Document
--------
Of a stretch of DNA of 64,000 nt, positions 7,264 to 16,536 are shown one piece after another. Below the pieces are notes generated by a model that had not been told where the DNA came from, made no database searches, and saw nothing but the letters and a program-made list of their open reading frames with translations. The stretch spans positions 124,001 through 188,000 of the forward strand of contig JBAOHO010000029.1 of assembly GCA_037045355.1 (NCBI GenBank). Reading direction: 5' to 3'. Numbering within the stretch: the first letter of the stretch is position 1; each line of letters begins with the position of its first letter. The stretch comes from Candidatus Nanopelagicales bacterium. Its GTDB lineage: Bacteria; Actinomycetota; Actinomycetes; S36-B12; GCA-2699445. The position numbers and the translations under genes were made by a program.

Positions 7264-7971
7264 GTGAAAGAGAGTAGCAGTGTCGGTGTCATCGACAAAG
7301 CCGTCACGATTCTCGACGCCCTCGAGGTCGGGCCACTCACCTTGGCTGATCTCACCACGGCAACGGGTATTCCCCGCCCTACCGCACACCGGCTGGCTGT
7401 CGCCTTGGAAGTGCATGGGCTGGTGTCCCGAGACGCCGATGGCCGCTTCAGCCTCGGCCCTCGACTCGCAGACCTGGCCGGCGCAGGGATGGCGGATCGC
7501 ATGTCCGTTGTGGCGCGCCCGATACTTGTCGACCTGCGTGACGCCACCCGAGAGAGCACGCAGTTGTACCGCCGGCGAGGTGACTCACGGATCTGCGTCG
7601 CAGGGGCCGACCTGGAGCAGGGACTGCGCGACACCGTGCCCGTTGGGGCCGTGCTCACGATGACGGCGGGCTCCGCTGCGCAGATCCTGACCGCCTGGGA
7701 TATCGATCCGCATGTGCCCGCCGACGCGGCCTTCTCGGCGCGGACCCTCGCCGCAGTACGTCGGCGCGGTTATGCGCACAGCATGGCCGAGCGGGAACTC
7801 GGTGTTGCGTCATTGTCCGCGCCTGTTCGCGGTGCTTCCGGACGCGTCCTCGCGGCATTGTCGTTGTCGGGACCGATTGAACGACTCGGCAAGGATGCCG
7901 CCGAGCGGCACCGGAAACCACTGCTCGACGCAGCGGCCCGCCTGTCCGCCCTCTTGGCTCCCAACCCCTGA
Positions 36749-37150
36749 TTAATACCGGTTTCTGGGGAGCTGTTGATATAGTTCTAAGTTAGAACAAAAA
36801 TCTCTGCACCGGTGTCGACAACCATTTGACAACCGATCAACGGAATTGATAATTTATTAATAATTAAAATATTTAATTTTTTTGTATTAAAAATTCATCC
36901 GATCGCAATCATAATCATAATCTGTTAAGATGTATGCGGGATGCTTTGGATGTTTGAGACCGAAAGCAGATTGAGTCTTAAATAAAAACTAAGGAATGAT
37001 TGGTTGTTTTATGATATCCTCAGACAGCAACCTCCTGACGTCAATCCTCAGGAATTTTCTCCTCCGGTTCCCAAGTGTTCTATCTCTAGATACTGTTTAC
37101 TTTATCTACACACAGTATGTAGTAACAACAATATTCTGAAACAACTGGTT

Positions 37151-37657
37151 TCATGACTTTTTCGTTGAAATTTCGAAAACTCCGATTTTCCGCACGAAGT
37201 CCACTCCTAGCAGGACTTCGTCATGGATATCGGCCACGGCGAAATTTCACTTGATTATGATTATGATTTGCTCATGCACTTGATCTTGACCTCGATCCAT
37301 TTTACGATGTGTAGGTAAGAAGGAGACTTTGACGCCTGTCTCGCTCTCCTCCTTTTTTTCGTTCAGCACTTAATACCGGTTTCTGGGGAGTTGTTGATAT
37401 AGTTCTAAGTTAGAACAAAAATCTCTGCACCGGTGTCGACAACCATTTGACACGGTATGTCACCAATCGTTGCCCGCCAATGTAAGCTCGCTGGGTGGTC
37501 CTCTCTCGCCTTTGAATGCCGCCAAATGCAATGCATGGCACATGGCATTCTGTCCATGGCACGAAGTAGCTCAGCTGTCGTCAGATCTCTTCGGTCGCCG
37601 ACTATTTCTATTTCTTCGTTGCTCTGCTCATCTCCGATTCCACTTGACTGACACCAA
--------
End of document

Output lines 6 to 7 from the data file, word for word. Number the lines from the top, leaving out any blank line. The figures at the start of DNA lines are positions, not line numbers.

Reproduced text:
7501 ATGTCCGTTGTGGCGCGCCCGATACTTGTCGACCTGCGTGACGCCACCCGAGAGAGCACGCAGTTGTACCGCCGGCGAGGTGACTCACGGATCTGCGTCG
7601 CAGGGGCCGACCTGGAGCAGGGACTGCGCGACACCGTGCCCGTTGGGGCCGTGCTCACGATGACGGCGGGCTCCGCTGCGCAGATCCTGACCGCCTGGGA